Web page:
apktool d ~/TheBlockheads-1.6.1.apk ~/blockheads/unpacked

While inspecting the unpacked app director, I noticed that the AndroidManifest.xml contained a bunch of keys that contained “apportable”:

<meta-data android:name="apportable.expansion.main.version" android:value="1452614214" />
<meta-data android:name="apportable.expansion.main.size" android:value="63343672" />
<meta-data android:name="apportable.expansion.patch.version" android:value="0" />
<meta-data android:name="apportable.expansion.patch.size" android:value="0" />
<meta-data android:name="apportable.splash_screen_type" android:value="letterbox" />
<meta-data android:name="apportable.orientation" android:value="portrait" />
<meta-data android:name="apportable.opengles2" android:value="true" />
<meta-data android:name="apportable.opengles.fast_color" android:value="true" />
<meta-data android:name="apportable.arm_neon" android:value="true" />
<meta-data android:name="apportable.abi_list" android:value="armv7a armv7a-neon" />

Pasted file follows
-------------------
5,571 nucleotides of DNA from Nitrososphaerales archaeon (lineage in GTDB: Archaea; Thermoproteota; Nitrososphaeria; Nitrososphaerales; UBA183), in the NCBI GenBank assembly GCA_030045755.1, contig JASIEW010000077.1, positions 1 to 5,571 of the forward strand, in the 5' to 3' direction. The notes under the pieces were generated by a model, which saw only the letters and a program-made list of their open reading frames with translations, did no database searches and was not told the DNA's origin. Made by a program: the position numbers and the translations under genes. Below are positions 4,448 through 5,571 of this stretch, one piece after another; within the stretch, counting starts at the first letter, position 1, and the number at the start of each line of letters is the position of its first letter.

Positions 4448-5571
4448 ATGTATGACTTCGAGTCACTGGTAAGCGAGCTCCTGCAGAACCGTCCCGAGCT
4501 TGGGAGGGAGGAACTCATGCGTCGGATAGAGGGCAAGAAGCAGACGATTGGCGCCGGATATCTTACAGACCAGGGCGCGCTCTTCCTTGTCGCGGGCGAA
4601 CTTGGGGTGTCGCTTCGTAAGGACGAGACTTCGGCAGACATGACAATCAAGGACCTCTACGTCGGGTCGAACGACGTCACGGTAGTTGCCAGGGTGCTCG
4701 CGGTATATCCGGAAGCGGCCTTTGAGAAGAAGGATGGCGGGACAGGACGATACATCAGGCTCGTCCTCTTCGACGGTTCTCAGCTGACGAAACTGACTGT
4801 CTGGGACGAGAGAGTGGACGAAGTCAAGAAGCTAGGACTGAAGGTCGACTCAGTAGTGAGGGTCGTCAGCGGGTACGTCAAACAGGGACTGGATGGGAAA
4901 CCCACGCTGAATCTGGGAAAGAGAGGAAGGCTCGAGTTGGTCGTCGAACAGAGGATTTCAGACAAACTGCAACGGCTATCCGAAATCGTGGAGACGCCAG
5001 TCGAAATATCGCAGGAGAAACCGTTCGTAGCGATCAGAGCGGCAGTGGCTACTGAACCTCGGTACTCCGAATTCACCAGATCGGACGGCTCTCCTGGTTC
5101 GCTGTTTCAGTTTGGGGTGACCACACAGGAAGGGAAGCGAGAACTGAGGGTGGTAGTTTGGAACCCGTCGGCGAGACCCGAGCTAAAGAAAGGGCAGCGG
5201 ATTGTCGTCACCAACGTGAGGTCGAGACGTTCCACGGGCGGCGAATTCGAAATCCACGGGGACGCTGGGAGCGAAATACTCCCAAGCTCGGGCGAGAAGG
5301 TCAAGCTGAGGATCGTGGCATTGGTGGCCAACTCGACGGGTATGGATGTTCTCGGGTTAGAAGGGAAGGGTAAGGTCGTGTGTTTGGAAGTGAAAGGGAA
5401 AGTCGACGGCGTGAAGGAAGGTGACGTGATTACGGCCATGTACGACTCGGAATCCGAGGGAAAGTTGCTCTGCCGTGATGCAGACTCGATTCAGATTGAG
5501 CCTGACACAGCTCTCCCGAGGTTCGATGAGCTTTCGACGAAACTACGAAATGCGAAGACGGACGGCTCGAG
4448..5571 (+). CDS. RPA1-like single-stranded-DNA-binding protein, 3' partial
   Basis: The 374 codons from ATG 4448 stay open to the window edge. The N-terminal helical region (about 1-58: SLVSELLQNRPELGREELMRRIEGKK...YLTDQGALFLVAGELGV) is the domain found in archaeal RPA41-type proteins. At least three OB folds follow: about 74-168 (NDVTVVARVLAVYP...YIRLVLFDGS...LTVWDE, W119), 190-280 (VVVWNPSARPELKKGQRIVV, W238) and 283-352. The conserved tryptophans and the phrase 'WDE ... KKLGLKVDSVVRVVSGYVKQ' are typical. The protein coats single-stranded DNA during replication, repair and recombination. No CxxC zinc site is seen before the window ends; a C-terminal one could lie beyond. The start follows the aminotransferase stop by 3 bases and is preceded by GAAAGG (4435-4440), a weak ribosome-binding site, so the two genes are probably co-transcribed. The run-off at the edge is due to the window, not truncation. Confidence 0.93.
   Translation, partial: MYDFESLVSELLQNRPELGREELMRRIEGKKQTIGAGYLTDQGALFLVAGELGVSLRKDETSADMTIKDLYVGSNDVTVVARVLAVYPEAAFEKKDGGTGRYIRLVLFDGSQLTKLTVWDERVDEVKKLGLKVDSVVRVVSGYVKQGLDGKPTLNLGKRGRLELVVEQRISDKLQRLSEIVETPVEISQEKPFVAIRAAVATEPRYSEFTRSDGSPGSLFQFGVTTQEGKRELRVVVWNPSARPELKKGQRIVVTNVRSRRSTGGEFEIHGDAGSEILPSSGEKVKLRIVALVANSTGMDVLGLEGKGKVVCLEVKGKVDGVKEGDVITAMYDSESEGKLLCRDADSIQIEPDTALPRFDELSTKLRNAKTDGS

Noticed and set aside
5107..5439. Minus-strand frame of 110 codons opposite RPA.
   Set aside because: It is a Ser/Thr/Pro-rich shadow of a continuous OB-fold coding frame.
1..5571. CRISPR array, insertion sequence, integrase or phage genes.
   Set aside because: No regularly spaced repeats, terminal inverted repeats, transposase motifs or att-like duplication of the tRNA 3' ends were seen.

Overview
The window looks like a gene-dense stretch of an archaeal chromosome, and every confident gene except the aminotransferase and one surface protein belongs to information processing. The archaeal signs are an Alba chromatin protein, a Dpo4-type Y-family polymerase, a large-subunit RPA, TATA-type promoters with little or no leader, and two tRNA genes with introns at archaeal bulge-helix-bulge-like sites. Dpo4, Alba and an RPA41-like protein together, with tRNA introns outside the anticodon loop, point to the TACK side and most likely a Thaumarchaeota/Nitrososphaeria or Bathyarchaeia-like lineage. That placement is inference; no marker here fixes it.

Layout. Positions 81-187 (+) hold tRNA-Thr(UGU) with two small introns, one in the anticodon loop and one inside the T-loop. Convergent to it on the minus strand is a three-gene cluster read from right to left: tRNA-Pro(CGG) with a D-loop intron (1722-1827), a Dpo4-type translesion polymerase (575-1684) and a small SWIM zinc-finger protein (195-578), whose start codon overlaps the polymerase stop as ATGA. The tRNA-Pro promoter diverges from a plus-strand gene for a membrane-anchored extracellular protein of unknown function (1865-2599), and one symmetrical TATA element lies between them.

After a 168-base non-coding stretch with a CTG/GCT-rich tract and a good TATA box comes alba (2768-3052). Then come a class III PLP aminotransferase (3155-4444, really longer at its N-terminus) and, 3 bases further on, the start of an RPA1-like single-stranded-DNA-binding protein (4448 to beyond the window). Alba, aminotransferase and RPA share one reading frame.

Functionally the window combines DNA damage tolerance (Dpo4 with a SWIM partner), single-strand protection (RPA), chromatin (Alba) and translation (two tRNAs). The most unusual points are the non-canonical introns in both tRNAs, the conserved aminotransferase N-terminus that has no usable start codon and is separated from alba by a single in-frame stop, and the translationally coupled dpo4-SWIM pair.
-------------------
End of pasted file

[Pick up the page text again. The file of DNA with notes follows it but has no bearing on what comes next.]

I concluded that the app was probably built using apportable and was (according to apportable’s home page) written in Objective-C or Swift. This means that the juicy parts of the app are probably inside native libraries. And indeed:

└── armeabi-v7a
    ├── libApplication.so
    ├── libAudioFile.so
    ├── libAudioToolbox.so
    ├── libAudioUnit.so
    ├── libBridgeKit.so
    ├── libCFNetwork.so
    ├── libCommonCrypto.so
    ├── libCoreAudio.so
    ├── libCoreFoundation.so
    ├── libCoreGraphics.so
    ├── libCoreText.so
    ├── libcrypto_1_01h.so
    ├── libcxx.so
    ├── libFoundation.so
    ├── libgles_apportable.so
    ├── libGraphicsServices.so
    ├── libicu.so
    ├── libNoodleCompatibility.so
    ├── libNoodleFoundation.so
    ├── libOpenAL.so
    ├── libpango.so